Making the Right Choices: Five Observations About Intuitive vs. Analytical Decision-Making

by Laura Stack, MBA, CSP, CPAE

“Whenever you see a successful business, someone once made a courageous decision.” Peter F. Drucker, Austrian-American Father of Productivity.

Making solid decisions is key to effective and productive work at all levels—individual, team, division, or corporate. Most of us make a remarkable number of decisions daily; some researchers claim we make thousands, if we include every little choice, like what to eat and which task to do next. In the case of routines, most represent decisions made in advance or enforced by deliberately limited choice, so we spend time more efficiently.

Most decisions are personal and have limited impact on others. But the decisions you make during work hours can impact thousands or even more, depending on your position—not just in your business, but also among your customers. For example, whoever decided that annoying paperclip that haunted MS Office until 2001 was a good idea affected the lives of millions. (If my younger readers have no idea what I’m talking about… good.)

There’s always been some conflict about whether instinctual, intuitive snap decisions or more analytical, deep-thought decision-making works best. Here are some thoughts about both types, and how each can work for you, separately and together.

  1. We’re naturally intuitive. Most decisions are snap decisions; we’re biologically programmed to use intuition first, for good reason. When you see a snake strike at you from the corner of your eye, you can’t debate what to do; you jump away. When you decide to replace that glitchy old printer/copier, frustration may drive you, but in the back of your mind you also know it’s ten years old, the manufacturer no longer supports it, and it lacks a smartphone interface. Computers can evaluate every possible option and its most likely result; we can’t. Sometimes you just pick whatever seems best, based on pattern recognition, subconscious needs, and knowledge borne from experience. Just because a decision is sudden or instinctive doesn’t mean it’s bad or Few instincts are hardwired; most develop based on experience.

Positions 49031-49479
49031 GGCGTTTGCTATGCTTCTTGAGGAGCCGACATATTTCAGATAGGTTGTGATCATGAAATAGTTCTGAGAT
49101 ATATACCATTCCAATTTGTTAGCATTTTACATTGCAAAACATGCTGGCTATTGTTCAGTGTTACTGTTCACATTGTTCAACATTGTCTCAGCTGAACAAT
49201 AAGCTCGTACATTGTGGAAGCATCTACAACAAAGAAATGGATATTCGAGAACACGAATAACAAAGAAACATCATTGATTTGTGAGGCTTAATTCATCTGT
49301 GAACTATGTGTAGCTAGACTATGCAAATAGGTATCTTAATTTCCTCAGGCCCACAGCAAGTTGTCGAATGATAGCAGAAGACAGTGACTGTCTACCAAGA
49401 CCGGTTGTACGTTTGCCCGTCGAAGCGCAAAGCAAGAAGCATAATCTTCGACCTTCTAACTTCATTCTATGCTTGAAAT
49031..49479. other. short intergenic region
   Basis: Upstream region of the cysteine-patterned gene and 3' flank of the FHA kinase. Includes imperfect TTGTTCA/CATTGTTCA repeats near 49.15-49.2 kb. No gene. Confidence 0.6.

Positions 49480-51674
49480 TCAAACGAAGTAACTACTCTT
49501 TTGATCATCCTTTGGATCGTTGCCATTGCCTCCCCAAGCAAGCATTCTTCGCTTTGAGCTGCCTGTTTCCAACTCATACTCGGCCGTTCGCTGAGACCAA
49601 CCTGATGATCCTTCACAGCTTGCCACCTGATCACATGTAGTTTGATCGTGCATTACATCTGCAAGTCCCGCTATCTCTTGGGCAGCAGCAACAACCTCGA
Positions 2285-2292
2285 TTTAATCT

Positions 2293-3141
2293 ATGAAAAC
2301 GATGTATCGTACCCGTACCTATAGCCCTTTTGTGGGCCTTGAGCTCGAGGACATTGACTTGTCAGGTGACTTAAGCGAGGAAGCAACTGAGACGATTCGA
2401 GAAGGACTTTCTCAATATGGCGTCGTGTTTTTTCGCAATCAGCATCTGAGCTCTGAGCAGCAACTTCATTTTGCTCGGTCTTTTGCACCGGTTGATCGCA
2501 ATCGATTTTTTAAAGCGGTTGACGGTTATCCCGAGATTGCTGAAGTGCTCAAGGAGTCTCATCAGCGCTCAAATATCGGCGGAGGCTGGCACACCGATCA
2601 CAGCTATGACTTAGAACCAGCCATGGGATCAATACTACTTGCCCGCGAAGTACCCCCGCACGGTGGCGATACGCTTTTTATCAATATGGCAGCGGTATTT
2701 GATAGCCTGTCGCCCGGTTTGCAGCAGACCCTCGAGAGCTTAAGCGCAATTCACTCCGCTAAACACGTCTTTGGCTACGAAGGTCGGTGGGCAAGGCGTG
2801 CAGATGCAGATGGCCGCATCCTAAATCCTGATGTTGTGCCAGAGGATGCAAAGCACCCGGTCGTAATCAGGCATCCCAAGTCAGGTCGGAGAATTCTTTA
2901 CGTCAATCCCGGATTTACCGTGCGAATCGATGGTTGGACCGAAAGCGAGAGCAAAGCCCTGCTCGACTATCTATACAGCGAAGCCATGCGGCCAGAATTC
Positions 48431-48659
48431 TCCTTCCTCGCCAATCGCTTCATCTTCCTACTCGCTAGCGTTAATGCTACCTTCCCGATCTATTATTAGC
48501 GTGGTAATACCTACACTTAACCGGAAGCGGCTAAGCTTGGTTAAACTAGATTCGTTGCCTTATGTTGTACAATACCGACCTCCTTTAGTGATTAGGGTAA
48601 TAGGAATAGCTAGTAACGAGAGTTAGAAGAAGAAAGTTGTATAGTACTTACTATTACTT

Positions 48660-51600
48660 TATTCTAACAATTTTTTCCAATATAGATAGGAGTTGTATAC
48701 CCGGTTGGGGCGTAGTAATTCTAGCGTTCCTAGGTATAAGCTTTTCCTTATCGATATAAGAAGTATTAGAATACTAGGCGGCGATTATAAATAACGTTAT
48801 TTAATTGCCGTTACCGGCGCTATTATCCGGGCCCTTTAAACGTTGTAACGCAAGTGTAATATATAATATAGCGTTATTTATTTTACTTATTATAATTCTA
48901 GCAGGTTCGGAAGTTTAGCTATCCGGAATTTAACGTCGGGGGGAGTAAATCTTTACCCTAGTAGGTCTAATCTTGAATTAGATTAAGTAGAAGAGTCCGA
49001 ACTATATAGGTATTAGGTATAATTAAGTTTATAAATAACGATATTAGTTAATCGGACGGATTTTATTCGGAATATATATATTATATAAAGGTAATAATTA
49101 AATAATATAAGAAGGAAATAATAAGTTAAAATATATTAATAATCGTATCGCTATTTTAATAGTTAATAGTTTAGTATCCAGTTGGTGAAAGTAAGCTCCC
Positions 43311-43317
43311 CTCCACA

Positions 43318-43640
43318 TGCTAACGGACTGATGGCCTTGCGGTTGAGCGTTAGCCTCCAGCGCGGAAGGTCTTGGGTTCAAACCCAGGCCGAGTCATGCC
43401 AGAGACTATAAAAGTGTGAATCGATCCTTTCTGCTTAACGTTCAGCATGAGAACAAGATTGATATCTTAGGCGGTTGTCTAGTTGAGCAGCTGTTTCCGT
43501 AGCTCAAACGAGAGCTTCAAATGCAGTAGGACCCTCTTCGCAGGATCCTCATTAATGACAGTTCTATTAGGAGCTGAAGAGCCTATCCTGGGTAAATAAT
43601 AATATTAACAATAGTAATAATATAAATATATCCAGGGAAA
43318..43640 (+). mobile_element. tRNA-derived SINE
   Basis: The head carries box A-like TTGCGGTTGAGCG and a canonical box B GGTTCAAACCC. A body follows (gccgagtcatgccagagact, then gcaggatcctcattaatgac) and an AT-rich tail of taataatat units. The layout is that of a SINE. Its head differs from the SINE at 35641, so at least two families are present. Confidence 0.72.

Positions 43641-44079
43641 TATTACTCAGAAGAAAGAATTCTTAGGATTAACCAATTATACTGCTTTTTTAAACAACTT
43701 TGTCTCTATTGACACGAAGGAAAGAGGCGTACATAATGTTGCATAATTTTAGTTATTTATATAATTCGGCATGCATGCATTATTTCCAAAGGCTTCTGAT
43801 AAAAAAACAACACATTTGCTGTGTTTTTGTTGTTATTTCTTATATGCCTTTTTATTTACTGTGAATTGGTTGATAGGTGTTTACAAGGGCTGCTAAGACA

2. Modern business often praises the intuitive over the analytical. Point 1 may be one reason why my research for this blog was biased toward intuitive decision-making. Businesspeople and their observers have come to respect intuition as a highly valuable business tool. Psychologist Gerd Gigerzer calls it “fast and frugal thinking.” Modern processes like lean manufacturing and just-in-time services often require quick thinking and snap decisions. So do start-ups.
  3. Collective corporate decision-making tends to be via committee and focus groups, which some consider a case of too many cooks in the kitchen. This analytical approach does, however, accomplish several things. It allows decision-makers to hear all aspects of an argument, identifies points that may not have occurred to the group, and refines decisions once made. That’s why many organizations and individuals swear on the analytic process of decision-making. Doing your due diligence and homework is required for the more important decisions. 
  4. They needn’t be mutually exclusive. Often, what we think of as intuition or instinct is like the muscle memory triggered by an activity requiring repetitive, fast response. In time, your muscles automatically react to what you see coming, whether you’re fencing, playing baseball, operating a machine, or typing. In the case of decision-making, you’ve picked up and internalized cues and responses from years of work in your field. So, even if a decision somehow seems instinctual, if it isn’t impacted by bias, it’s likely because you’re thinking analytically at a subconscious level, based on your knowledge and experience.
  5. Even when working a plan, intuition is valuable. There was a time when businesses followed five-year and three-year plans. The business world is no longer stable enough for that. With the rise of complex telephony and the World Wide Web, even one-year plans aren’t tenable. We all know that, as in warfare, no plan survives contact with reality. Working with a plan is fine if you remain flexible, willing to divert from the plan whenever productive and profitable. That’s where intuitive decision-making comes in handy.

Decisions Come, Decisions Go

The continuing debate about instinctive vs. analytical decision-making is helpful, because both types of decision-making have their good points. Teams or institutions can benefit from taking the time to work out the decision-making process that works best for them. We value leaders who can merge both types, so that experience and new knowledge from analysis can yield the biggest, best ideas. So do your homework and take new trends and business realities into account; however, don’t undervalue intuition while making decisions.


© 2020 Laura Stack. Laura Stack, MBA, CSP, CPAE is an award-winning keynote speaker, bestselling author, and noted authority on employee and team productivity. She is the president of The Productivity Pro, Inc., a company dedicated to helping leaders increase workplace performance in high-stress environments. Stack has authored eight books, including FASTER TOGETHER: Accelerating Your Team’s Productivity (Berrett-Koehler 2018). She is a past president of the National Speakers Association, and a member of its exclusive Speaker Hall of Fame (with fewer than 175 members worldwide). Stack’s clients include Cisco Systems, Wal-Mart, and Bank of America, and she has been featured on the CBS Early Show and CNN, and in the New York Times. To have Laura Stack speak at an upcoming meeting or event, call 303-471-7401 or contact us online.

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